@ShadowChaser: You are correct; the EventProgress<T> isn't threadsafe unless it's used while there's a WinForms/WPF/ASP.NET/SL SynchronizationContext. The Async CTP's implementation has a similar problem (though it would invoke an unsubscribed handler rather than cause NullReferenceException). –  Stephen Cleary Feb 22 '12 at 17:55

I usually use the Dispatcher for any small UI operations, and only use Tasks if a lot of heavy processing is involved. I also use TPL for all background tasks that are not UI-related.

You can use the Dispatcher to run tasks at different Dispatcher Priorities, which is often useful when working with the UI, however I find it still locks up the UI thread if there is a lot of heavy processing involved in the background task, which is why I don't use it for large tasks.

share|improve this answer

I use task based for all heavy operations, but if I need to update the GUI I use the dispatcher otherwise you'll get cross threading exceptions. As far as I'm aware you have to use the dispatcher to update the GUI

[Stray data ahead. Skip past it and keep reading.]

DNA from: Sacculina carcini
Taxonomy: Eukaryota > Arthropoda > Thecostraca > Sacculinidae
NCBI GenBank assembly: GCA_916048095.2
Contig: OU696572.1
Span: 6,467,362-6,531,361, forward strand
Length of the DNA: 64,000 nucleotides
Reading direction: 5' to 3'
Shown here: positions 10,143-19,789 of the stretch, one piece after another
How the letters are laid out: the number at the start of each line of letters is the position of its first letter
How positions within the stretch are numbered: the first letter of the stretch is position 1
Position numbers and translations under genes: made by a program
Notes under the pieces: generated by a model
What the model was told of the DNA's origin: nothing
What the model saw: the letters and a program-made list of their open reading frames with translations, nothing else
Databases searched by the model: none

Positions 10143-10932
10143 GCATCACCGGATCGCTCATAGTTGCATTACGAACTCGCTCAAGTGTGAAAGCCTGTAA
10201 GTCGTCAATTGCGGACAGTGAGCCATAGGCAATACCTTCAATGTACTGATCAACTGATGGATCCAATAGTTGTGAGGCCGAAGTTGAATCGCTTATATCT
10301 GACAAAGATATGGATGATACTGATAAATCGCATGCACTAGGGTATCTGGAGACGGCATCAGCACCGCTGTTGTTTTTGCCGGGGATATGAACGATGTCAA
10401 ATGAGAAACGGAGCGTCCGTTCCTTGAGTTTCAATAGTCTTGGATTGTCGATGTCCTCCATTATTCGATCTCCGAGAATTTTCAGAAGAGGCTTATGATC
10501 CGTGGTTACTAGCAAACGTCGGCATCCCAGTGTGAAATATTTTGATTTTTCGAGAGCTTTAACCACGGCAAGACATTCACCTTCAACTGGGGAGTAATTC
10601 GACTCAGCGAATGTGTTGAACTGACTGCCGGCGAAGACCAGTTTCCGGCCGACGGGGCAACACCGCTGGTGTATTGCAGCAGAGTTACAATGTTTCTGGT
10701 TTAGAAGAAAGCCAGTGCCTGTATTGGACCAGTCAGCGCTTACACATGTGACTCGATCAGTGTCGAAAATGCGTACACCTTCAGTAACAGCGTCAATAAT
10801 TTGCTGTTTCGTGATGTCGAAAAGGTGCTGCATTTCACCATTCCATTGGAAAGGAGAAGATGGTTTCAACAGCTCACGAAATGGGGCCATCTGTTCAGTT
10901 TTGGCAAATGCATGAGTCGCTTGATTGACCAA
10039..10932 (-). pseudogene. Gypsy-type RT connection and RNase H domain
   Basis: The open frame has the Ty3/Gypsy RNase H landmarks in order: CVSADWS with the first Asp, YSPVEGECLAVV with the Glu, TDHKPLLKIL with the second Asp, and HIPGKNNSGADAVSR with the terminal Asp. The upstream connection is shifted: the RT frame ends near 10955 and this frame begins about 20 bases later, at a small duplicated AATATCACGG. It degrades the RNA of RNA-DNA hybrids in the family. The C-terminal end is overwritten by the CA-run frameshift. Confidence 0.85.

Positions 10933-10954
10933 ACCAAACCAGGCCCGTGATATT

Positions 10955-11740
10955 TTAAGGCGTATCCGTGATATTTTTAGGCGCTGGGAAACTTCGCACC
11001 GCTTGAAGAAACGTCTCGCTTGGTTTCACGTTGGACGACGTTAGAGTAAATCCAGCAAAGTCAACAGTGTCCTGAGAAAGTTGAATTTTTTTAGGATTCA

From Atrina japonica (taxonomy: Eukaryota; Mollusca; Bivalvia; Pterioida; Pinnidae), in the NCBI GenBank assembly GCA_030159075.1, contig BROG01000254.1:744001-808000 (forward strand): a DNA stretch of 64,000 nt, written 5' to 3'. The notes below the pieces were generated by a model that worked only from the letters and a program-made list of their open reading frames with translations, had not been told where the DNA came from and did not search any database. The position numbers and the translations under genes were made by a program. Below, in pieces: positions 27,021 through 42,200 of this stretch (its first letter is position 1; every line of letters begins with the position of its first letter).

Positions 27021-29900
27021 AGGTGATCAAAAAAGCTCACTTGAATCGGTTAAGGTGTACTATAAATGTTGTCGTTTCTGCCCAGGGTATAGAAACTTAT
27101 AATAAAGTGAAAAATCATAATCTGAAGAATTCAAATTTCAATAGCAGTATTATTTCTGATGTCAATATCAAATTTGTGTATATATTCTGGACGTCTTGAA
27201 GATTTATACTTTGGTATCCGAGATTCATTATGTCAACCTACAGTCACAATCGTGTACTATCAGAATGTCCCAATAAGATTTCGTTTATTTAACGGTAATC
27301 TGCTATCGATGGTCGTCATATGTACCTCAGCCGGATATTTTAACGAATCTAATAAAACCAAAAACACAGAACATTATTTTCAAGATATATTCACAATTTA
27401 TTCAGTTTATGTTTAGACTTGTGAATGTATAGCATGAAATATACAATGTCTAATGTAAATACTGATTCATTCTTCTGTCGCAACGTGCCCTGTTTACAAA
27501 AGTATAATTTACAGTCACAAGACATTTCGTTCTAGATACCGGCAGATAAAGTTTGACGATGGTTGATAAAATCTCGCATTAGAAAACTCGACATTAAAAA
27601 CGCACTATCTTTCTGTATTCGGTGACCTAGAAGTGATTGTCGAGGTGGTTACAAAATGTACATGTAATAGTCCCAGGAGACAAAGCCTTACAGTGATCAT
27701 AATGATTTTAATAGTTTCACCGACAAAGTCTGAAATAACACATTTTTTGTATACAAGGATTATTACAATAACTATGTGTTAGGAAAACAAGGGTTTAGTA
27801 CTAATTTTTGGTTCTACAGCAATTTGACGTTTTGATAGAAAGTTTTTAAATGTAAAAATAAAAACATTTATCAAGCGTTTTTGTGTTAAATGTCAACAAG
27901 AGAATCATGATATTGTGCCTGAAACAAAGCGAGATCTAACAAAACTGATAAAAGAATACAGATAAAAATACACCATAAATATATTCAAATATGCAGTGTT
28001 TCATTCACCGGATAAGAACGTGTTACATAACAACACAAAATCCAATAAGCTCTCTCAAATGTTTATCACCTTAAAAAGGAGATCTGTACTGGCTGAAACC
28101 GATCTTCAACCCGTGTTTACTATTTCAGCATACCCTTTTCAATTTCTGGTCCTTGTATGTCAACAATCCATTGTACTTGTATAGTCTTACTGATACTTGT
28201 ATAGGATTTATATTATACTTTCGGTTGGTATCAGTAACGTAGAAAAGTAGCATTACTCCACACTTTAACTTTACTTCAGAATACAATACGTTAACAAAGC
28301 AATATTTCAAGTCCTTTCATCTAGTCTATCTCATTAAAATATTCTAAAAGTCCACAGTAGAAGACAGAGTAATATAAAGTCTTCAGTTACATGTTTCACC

update: pete brown covers it well in his blog post http://10rem.net/blog/2010/04/23/essential-silverlight-and-wpf-skills-the-ui-thread-dispatchers-background-workers-and-async-network-programming

share|improve this answer
Are you sure you can't use TPL to execute something in the WPF thread? This sample from Microsoft (which prompted my question) suggests otherwise. –  PersonalNexus Jan 30 '12 at 19:01
apologies, properly looking at the msdn pages highlight how that method works. The cost of starting tasks would still make me use the dispatcher for quick ui updates. I would like to see a performance comparison of the two methods –  MJJames Jan 30 '12 at 19:07

Your Answer


By posting your answer, you agree to the privacy policy and terms of service.

Not the answer you're looking for? Browse other questions tagged or ask your own question.